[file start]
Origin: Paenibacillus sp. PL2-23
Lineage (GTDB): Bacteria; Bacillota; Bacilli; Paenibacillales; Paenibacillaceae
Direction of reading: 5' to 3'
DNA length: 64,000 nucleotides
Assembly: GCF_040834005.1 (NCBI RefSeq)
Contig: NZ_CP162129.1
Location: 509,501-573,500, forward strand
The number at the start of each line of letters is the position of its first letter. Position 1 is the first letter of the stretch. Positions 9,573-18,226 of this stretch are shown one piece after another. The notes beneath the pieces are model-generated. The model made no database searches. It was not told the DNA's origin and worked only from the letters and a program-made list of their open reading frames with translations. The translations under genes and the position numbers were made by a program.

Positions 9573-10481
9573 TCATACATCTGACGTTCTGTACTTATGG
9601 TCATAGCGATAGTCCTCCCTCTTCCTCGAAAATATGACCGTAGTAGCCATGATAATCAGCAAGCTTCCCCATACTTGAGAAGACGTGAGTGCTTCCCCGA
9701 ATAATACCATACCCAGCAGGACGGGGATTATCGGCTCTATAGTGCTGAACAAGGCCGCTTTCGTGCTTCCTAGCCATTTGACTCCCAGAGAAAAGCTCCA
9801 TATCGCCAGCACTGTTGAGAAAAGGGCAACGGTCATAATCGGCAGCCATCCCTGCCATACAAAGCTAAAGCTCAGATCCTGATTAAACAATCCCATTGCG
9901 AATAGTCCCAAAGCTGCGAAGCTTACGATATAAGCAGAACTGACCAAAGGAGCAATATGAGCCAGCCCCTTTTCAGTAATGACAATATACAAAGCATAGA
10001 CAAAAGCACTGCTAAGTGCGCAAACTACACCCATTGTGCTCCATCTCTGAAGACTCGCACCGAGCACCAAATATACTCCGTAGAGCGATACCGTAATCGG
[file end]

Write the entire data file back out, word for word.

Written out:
Origin: Paenibacillus sp. PL2-23
Lineage (GTDB): Bacteria; Bacillota; Bacilli; Paenibacillales; Paenibacillaceae
Direction of reading: 5' to 3'
DNA length: 64,000 nucleotides
Assembly: GCF_040834005.1 (NCBI RefSeq)
Contig: NZ_CP162129.1
Location: 509,501-573,500, forward strand
The number at the start of each line of letters is the position of its first letter. Position 1 is the first letter of the stretch. Positions 9,573-18,226 of this stretch are shown one piece after another. The notes beneath the pieces are model-generated. The model made no database searches. It was not told the DNA's origin and worked only from the letters and a program-made list of their open reading frames with translations. The translations under genes and the position numbers were made by a program.

Positions 9573-10481
9573 TCATACATCTGACGTTCTGTACTTATGG
9601 TCATAGCGATAGTCCTCCCTCTTCCTCGAAAATATGACCGTAGTAGCCATGATAATCAGCAAGCTTCCCCATACTTGAGAAGACGTGAGTGCTTCCCCGA
9701 ATAATACCATACCCAGCAGGACGGGGATTATCGGCTCTATAGTGCTGAACAAGGCCGCTTTCGTGCTTCCTAGCCATTTGACTCCCAGAGAAAAGCTCCA
9801 TATCGCCAGCACTGTTGAGAAAAGGGCAACGGTCATAATCGGCAGCCATCCCTGCCATACAAAGCTAAAGCTCAGATCCTGATTAAACAATCCCATTGCG
9901 AATAGTCCCAAAGCTGCGAAGCTTACGATATAAGCAGAACTGACCAAAGGAGCAATATGAGCCAGCCCCTTTTCAGTAATGACAATATACAAAGCATAGA
10001 CAAAAGCACTGCTAAGTGCGCAAACTACACCCATTGTGCTCCATCTCTGAAGACTCGCACCGAGCACCAAATATACTCCGTAGAGCGATACCGTAATCGG